Everybody says that Sen. Hillary Rodham Clinton is moving to the political center as she prepares to run for president in 2008. She supports the floundering war in Iraq. She's cosponsoring a study on the media with conservative senators Rick Santorum and Sam Brownback. She's participating in discussions on health care reform with Newt Gingrich. When she was booed by a roomful of liberal activists at a Campaign for America's Future conference in June, some observers even thought she had planned it -- to dramatize her newfound centrism.
But for people who'd like to see less government, she's still the same old Hillary, except now she's adding the paternalistic agenda of the religious right to her old-fashioned liberal paternalism. In trying to appeal to social conservatives, she may drive away libertarian-leaning independents.
Clinton's shift to the right is part talk (she's talking about her religious faith, teenage sexual abstinence and respect for people who oppose abortion) and, unfortunately, part action.
In July 2005, Clinton called for federal legislation to prohibit the sale of "inappropriate" video games to children and teens. She's introduced a bill to study the impact of media on children -- a likely prelude to restrictions on television content. And she touts the V-Chip regulation that President Bill Clinton signed. She has declined to support same-sex marriage, insisting that "marriage has always been between a man and a woman." She supports federal legislation to outlaw flag desecration (though not a constitutional amendment).
Clinton is also couching lots of traditional big-government liberal programs in conservative, pro-family language. As Tom Curry, national affairs writer for MSNBC, says, "She has consistently favored working toward conservative goals (preservation of the family, protection of children) by using activist government means."
And, of course, she voted to give President Bush a blank check to invade Iraq and has consistently opposed withdrawal since.
As Clinton moves right, she continues to embrace every big-government nostrum imaginable. As she writes on her Senate Web site, she seeks more money for low-income families, "more resources for child care assistance, greater access to education and training, and health care for people transitioning from welfare to work" and more federal money for farm programs.
Clinton voted against the Central American Free Trade Agreement and a separate bill to free trade with the Andean nations. She has tried to ban foreign ownership of U.S. port operations. She wants to protect people who provide illegal immigrants with humanitarian assistance, but punish people who give them jobs.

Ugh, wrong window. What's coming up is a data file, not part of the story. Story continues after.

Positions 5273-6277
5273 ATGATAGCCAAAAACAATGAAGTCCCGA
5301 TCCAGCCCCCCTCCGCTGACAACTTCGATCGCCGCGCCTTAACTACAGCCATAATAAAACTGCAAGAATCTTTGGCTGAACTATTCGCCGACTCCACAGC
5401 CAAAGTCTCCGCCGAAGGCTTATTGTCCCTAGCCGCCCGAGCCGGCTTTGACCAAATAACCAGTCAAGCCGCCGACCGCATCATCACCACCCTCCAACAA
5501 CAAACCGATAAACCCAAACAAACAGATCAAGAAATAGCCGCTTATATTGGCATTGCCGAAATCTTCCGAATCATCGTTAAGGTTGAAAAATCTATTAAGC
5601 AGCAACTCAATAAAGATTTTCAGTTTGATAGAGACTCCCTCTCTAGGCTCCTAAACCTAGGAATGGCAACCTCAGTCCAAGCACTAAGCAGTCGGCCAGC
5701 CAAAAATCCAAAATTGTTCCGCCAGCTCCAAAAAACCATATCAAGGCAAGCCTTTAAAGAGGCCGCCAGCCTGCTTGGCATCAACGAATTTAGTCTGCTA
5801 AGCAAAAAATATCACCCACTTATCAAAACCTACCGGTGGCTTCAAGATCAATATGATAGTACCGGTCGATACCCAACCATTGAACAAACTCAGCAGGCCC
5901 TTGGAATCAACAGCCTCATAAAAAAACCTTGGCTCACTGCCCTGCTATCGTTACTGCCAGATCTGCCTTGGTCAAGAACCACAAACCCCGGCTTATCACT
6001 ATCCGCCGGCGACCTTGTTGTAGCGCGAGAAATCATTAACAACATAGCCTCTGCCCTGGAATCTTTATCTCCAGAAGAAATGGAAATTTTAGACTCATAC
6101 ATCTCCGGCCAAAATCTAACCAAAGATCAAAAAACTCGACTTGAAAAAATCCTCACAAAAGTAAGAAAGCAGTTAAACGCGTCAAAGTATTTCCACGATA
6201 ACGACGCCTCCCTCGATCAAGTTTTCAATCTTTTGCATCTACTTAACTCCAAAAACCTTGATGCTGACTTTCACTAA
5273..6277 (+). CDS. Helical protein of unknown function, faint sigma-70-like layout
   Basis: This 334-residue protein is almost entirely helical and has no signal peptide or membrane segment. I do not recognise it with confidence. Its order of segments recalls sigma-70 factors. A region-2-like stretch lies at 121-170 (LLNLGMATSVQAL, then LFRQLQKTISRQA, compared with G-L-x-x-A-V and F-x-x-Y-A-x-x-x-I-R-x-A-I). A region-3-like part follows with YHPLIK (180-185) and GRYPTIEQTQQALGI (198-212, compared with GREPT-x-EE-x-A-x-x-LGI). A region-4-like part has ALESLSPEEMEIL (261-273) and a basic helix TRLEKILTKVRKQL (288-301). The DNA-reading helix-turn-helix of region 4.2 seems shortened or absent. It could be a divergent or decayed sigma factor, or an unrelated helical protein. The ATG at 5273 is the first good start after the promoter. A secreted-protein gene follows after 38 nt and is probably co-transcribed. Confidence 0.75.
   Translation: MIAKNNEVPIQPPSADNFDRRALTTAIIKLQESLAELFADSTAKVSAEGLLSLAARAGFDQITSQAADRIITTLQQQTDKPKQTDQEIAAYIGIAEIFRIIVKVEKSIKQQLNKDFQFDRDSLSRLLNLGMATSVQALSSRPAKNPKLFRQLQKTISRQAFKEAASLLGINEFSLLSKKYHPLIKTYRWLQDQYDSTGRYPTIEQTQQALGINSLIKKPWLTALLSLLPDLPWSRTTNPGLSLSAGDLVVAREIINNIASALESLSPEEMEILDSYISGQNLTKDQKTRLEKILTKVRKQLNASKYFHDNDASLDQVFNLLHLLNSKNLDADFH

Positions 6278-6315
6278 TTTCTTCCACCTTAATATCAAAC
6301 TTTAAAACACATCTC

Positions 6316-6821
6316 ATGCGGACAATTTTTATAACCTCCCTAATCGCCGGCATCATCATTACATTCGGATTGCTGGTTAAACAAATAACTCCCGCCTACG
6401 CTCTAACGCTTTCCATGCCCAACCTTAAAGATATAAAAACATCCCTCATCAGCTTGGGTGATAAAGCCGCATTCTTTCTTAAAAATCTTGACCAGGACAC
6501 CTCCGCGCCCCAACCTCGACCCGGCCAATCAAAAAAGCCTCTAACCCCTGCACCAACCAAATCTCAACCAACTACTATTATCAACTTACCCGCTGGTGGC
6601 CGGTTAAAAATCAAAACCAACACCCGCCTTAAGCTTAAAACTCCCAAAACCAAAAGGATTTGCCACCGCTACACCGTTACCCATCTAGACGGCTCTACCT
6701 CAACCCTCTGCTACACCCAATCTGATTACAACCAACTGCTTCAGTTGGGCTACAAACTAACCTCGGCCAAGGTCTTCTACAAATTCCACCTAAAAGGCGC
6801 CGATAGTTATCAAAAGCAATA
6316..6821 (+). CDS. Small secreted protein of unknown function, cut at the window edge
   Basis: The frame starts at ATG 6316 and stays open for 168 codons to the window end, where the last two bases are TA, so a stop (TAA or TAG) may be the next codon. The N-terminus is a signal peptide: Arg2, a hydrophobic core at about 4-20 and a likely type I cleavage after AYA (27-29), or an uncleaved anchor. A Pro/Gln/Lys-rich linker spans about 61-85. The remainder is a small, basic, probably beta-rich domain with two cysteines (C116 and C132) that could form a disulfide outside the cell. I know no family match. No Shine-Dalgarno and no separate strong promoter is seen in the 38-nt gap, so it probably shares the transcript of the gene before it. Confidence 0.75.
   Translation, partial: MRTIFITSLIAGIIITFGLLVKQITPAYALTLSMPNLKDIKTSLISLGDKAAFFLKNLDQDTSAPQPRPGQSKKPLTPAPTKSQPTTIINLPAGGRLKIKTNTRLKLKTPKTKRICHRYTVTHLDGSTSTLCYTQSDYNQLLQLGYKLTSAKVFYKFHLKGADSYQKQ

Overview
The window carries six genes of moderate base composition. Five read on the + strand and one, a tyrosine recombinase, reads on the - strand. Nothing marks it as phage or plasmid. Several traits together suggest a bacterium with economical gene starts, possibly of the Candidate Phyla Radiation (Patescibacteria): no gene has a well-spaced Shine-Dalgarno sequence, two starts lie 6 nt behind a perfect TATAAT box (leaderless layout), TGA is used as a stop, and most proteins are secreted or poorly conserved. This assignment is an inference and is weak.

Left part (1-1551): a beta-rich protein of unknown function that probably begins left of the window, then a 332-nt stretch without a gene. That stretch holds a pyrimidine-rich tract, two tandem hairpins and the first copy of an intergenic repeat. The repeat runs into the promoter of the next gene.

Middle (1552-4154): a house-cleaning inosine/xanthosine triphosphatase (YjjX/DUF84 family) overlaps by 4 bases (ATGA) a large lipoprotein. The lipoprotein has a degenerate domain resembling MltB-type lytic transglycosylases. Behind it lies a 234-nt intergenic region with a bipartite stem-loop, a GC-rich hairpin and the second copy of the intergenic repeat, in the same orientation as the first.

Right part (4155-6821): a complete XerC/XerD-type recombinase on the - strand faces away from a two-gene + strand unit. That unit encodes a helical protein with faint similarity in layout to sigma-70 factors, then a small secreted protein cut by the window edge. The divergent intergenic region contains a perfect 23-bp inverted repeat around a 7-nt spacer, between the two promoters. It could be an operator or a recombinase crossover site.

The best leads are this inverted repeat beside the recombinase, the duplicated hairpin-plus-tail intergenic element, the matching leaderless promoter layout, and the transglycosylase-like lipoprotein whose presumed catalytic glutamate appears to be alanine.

On taxpayer issues, Clinton scores only 9 percent on the National Taxpayers Union rating of Congress, and she calls for higher taxes on wealthier Americans. In the 108th Congress she introduced 211 bills to increase spending -- more than any other senator -- and only three bills to cut spending.
Clinton voted for such job-destroying measures as a minimum wage increase and a windfall profits tax. She supports burdensome regulations like expanding the Family and Medical Leave Act, imposing new regulations on the Internet and slashing our use of energy. So maybe it's only fair that she supports increasing unemployment benefits.
She wants the federal government to guarantee "every student with seven fundamental resources needed to learn, including: instruction from a highly qualified teacher, rigorous academic standards, small class size, up-to-date facilities and textbooks, and updated computers" -- further centralizing education, reducing diversity and innovation in the states.
In short, Hillary Clinton is moving right in all the wrong directions. She's still for more taxes, more spending and more regulation. But now she's also for censorship, the continued exclusion of gay people from marriage and a misguided war.
Clinton hopes, of course, that these positions will make her more appealing as a national candidate. But as a jet-setting Ivy League careerist, she doesn't look like the sort of candidate that social conservatives, NASCAR dads or Reagan Democrats will ever embrace. Meanwhile, her new positions are not likely to attract libertarian-leaning moderates, such as the 28 million Bush voters who support gay marriage or civil unions, or the 17 million Kerry voters who, according to the University of Michigan's National Election Studies, think "the less government the better." Those libertarian swing voters are more likely to vote for the first woman president than are socially conservative voters, but not if she embraces right-wing paternalism.